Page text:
Maggie Blair is sixteen when she is accused of being a witch along with her grandmother. While her grandmother is hanged and burned, Maggie escapes and runs to her uncle’s farm. But there is no peace these as her uncle is arrested for refusing to convert to Catholicism. Maggie sets out to find and help him.
This was a beautiful flowing story about the hardships Maggie faced. Her life up to this point had been difficult, and during the story it became so much harder. I felt an overwhelming sadness for her that anyone should have to suffer so much for no reason.
Maggie is not one for sympathy though. She is a strong person, and survives everything she faces. She only questions why she must suffer a few times. Most of the time she is more concerned with the welfare of others.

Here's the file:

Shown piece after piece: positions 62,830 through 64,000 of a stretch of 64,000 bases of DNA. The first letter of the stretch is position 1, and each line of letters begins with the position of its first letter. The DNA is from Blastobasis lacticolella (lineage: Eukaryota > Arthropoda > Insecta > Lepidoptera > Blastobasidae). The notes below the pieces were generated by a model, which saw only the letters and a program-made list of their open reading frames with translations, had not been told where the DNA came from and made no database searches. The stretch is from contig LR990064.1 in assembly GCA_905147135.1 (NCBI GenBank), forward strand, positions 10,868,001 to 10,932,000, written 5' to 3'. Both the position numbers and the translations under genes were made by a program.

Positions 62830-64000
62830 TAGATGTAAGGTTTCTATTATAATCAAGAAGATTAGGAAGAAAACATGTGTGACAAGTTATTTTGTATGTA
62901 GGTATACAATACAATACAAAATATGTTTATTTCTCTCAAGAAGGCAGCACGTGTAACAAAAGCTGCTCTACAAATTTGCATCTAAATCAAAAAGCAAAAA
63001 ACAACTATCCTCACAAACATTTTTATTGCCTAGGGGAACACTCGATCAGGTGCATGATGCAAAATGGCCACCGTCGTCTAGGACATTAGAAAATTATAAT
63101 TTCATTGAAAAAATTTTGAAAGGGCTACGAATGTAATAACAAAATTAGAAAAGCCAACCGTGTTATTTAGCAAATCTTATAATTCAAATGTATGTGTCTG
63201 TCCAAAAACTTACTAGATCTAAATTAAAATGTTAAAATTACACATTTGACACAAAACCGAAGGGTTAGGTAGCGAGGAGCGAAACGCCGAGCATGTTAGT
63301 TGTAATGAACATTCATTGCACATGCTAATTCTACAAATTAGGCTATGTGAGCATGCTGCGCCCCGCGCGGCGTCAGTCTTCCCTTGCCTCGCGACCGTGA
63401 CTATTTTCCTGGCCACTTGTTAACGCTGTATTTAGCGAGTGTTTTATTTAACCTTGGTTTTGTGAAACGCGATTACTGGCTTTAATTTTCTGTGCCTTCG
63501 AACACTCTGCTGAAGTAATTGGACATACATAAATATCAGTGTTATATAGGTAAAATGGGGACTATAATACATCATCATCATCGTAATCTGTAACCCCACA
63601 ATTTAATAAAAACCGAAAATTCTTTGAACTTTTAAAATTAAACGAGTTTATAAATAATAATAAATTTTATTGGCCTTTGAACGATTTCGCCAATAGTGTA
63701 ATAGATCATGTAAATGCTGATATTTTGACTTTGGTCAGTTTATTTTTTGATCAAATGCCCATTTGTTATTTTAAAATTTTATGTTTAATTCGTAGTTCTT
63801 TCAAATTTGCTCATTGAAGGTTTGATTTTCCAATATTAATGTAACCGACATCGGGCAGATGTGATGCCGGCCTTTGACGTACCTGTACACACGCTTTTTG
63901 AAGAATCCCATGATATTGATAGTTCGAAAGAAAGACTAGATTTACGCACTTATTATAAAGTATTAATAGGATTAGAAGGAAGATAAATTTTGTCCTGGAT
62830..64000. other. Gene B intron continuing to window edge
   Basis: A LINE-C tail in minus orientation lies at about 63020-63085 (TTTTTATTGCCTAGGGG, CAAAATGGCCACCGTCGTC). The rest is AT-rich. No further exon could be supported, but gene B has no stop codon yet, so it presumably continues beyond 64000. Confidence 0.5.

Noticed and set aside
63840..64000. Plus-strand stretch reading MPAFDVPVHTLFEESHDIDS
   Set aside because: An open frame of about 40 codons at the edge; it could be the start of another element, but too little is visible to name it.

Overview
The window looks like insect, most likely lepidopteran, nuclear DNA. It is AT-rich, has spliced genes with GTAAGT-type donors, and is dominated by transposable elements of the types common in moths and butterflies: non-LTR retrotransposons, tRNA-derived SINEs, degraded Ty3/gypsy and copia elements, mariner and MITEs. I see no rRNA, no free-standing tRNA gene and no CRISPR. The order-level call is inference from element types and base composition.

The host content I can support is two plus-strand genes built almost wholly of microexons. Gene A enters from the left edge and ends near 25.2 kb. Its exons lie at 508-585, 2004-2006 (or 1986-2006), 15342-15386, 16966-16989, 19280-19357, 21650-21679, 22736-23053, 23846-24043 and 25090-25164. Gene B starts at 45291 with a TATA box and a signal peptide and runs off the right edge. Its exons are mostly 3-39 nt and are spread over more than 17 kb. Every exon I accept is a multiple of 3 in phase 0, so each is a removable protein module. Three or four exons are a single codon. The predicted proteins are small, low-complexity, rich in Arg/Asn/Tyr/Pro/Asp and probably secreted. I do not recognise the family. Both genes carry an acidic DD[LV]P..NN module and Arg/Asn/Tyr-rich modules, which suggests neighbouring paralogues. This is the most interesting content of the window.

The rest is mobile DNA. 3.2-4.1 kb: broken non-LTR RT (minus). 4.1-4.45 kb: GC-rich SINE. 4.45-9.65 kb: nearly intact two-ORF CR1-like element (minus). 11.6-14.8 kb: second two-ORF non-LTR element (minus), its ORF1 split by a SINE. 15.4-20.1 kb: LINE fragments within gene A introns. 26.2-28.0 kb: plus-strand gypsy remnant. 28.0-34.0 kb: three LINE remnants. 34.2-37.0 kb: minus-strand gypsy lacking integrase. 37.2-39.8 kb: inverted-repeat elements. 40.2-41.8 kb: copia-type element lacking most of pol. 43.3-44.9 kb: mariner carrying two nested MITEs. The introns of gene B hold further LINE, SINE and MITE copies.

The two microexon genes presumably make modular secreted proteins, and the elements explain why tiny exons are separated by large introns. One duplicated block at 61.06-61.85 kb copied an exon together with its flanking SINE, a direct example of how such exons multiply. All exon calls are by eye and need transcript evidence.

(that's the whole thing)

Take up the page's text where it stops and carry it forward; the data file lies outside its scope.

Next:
I was surprised at the actual focus of the book. I thought it would be more concerned with the witch trial and those accusations. It actually focussed more on the religious side: the Catholic persecution of the Protestants. This focus was still interesting, it was just unexpected.
There is an afterword where the author reveals she based the book on her ancestors. There was a Hugh Blair in her family who was arrested for religious reasons. There was also a Margaret Laird who was accused of being a witch. These details really bring home the fact while the author wrote a fiction story, the actual events played out for real several times in the past.